5 thoughts on “On death, social change, and the online persona”

  1. Pragya Nandini says:

    Wow, Akhila. Truly excellent post. Hearing about Tejaswee and her life ambitions struck a chord within me too. While it is so saddening to hear about her story, we may take comfort in knowing that we can still do something for so many other people out there. I feel as though stories such as these simply add to my personal sense of urgency to go out and do something.

    1. Akhila says:

      Same here- it definitely makes me want to do something and make an immediate impact, which is why I think stories like these can be really powerful tools for social change. By reading stories like this, people can be compelled to actually take action. Although it’s a sad story, like you said the hope that we can do something to prevent such situations in the future can compel people to action.

  2. Roz says:

    Thanks for writing this, Akhila. I think you make some really insightful observations here — it’s so true that an online persona, as much as others (who are not on the blogosphere/twitterverse/etc) “bash” or sometimes even ridicule it, I think it is an essential component to this new community of changemakers on the web. On the other end of the spectrum, as you said, it’s also great to read about the stories of others. The internet has really begun to connect us to even those at the BOP: maybe not in the way we’d like, since they most likely are NOT blogging, but we see profiles about individuals and entrepreneurs on websites like, which begins to weave this narrative about the lives on those at the BOP that we are not really exposed to. But at the same time, how much should we (on one side of the spectrum) really be “writing” their stories FOR them? Is there a way we can change this one day?

    1. Akhila says:

      This is definitely something I’ve been thinking of– we need to get the Internet & social web in the hands of the people in the BOP in developing countries, rather than writing their stories for them.

      I still think that us writing their stories is not as powerful, or authentic, as these individuals taking things into their own hands. There were some projects like the OLPC (One Laptop Per Child) which could have been used to develop this potential, but I think that most people right now would agree that it’s important to first focus on the essentials – food, medical care, employment opportunities, and basic needs – before we can go on to focus on the delivery of Internet and computer technology to developing communities. I agree with this too, but there are definitely ways to circumvent this.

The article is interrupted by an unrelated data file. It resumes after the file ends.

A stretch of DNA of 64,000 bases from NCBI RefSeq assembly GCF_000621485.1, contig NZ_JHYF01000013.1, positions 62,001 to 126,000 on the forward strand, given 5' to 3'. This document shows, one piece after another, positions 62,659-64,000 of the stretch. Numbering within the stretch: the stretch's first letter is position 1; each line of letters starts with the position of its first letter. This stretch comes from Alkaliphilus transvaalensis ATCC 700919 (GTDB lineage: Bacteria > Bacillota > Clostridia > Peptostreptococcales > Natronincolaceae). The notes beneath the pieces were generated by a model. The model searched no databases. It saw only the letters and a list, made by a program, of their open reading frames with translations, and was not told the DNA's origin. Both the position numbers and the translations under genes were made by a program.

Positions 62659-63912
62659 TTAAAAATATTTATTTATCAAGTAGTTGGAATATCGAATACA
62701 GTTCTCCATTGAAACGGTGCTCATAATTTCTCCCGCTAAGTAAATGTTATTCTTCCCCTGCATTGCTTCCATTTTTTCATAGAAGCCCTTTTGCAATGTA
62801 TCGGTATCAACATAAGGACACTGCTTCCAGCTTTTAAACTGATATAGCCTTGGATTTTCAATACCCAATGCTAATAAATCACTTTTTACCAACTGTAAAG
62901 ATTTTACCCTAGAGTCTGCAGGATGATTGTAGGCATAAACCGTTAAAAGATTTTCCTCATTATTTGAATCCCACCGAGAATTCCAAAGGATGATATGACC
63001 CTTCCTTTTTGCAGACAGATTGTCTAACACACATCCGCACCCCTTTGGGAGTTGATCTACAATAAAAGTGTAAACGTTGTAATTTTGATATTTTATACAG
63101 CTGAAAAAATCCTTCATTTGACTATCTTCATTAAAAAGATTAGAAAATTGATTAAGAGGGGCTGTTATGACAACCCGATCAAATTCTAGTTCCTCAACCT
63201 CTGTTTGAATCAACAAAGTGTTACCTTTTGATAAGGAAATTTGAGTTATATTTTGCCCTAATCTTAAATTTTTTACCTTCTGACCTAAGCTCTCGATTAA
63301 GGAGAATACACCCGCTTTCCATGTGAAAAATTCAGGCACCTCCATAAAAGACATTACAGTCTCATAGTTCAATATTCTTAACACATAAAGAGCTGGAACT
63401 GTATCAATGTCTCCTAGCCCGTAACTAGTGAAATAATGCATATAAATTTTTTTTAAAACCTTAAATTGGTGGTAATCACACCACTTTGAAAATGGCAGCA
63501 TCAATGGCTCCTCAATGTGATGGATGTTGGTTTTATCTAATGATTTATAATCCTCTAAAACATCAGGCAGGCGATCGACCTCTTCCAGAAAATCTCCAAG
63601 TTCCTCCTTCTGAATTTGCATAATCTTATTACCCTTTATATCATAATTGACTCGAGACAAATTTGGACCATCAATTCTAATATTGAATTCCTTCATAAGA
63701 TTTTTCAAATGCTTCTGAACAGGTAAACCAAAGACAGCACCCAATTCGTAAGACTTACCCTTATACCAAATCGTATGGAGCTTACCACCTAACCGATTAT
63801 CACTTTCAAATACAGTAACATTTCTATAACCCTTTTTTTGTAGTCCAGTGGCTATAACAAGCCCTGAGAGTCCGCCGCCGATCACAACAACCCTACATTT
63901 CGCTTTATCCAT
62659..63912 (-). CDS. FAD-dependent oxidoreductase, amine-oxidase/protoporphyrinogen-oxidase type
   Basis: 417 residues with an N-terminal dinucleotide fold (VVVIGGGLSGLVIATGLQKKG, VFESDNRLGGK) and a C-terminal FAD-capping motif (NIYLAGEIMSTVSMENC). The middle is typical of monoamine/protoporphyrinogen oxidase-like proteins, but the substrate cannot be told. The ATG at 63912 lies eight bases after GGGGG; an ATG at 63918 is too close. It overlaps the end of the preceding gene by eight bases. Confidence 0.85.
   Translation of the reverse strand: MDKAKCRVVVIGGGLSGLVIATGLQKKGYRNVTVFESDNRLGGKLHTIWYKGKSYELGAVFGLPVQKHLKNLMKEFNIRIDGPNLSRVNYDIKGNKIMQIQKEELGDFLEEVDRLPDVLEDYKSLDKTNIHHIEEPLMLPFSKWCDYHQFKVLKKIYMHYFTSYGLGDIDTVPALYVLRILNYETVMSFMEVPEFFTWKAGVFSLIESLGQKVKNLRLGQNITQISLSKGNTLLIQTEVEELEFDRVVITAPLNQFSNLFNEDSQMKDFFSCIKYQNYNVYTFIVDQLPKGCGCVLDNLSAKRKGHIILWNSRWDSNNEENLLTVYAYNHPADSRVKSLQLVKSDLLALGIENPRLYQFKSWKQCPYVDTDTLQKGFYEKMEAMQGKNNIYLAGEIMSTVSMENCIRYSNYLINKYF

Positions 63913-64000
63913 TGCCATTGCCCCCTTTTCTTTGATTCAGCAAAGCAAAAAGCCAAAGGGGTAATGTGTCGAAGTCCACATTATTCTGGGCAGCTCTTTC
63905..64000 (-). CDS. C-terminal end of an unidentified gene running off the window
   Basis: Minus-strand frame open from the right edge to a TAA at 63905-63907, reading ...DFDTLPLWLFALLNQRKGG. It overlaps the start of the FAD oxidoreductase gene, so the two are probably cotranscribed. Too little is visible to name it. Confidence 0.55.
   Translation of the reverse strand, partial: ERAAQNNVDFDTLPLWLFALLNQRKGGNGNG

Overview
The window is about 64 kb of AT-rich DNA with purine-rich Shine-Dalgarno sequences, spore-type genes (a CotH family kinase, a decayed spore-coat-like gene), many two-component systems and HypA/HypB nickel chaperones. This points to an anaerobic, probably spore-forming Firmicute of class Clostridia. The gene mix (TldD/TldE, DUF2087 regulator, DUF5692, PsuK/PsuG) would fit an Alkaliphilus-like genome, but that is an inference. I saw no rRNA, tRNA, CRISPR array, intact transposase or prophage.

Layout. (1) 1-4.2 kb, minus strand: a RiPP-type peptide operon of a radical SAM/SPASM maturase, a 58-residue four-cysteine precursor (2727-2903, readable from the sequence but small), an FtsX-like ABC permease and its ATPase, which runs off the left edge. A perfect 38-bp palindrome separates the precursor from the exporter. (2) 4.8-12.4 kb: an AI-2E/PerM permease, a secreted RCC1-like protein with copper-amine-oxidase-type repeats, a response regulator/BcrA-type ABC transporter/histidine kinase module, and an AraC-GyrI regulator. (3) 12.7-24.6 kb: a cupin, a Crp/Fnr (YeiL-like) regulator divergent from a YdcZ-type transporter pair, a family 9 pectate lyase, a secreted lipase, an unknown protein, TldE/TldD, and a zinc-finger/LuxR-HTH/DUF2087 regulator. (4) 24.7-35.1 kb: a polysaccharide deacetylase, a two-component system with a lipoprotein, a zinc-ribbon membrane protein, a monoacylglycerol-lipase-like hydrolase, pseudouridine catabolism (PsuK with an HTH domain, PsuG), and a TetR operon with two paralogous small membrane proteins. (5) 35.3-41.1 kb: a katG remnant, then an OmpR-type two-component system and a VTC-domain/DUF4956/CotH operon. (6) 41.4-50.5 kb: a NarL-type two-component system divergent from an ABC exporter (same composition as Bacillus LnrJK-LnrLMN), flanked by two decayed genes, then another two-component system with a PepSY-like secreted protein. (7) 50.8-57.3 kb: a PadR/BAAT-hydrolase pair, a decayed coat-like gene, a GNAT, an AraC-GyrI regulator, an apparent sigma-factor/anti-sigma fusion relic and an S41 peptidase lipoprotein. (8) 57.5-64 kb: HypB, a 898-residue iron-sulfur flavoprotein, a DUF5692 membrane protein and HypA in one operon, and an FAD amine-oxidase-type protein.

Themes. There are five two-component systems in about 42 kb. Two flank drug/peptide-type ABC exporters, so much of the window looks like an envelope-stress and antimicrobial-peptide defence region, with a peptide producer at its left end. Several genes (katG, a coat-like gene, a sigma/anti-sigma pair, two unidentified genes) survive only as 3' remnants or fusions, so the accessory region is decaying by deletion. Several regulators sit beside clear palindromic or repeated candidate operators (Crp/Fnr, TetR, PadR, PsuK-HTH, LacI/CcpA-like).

Reporters, for instance, can begin by asking people their stories, and writing down (almost word for word) what they say, to ensure that it is their authentic voice speaking. They can use these stories on news sites, blogs, etc.

      Another good way to go is to create Vlogs – videos are easy to create and can be extremely powerful. One good example I saw recently is – a website that allows the homeless (in the u.s) to tell their own stories. The end result is really, very powerful.

      I think these are great options in the short run 🙂

  3. Courteanybarnett says:

    1. Grand Turk, Turks and Caicos Islands
    PRESS RELEASE – 6th April, 2009
    Courtenay Barnett has today transmitted his “Prison and Penal Reform in the Turks and Caicos Islands: A Position Paper for Improvements in the Prison System” to His Excellency, the Governor of the Turks and Caicos Islands ( TCI) for delivery to the Secretary of State in London, England . This scholarly work is a call to action for the British Government to fulfill a duty to the people of the TCI in regard to obligations existing under Article 73 of the United Nations Charter.
    Mr. Barnett draws upon his personal experience as a defence attorney in the TCI, and his academic research to define the problems in the penal system as it currently exists and presents practical actions for mitigating them. There has been a steady rise in crime from 1986 to 2009 in the TCI, with a tendency toward more violent crimes, which can be traced to certain internal and external factors that have affected the indigenous population. As prison sentencing has increased, this increase in imprisonment has resulted in a shortage of capacity in the local prison facility. The simple choice given the Secretary of State is either to invest in building more prisons, or to invest in cost effective programmes that can reduce the need for imprisonment. The TCI is offered as a laboratory in a small controlled environment for testing policies and programmes designed to minimise recidivism.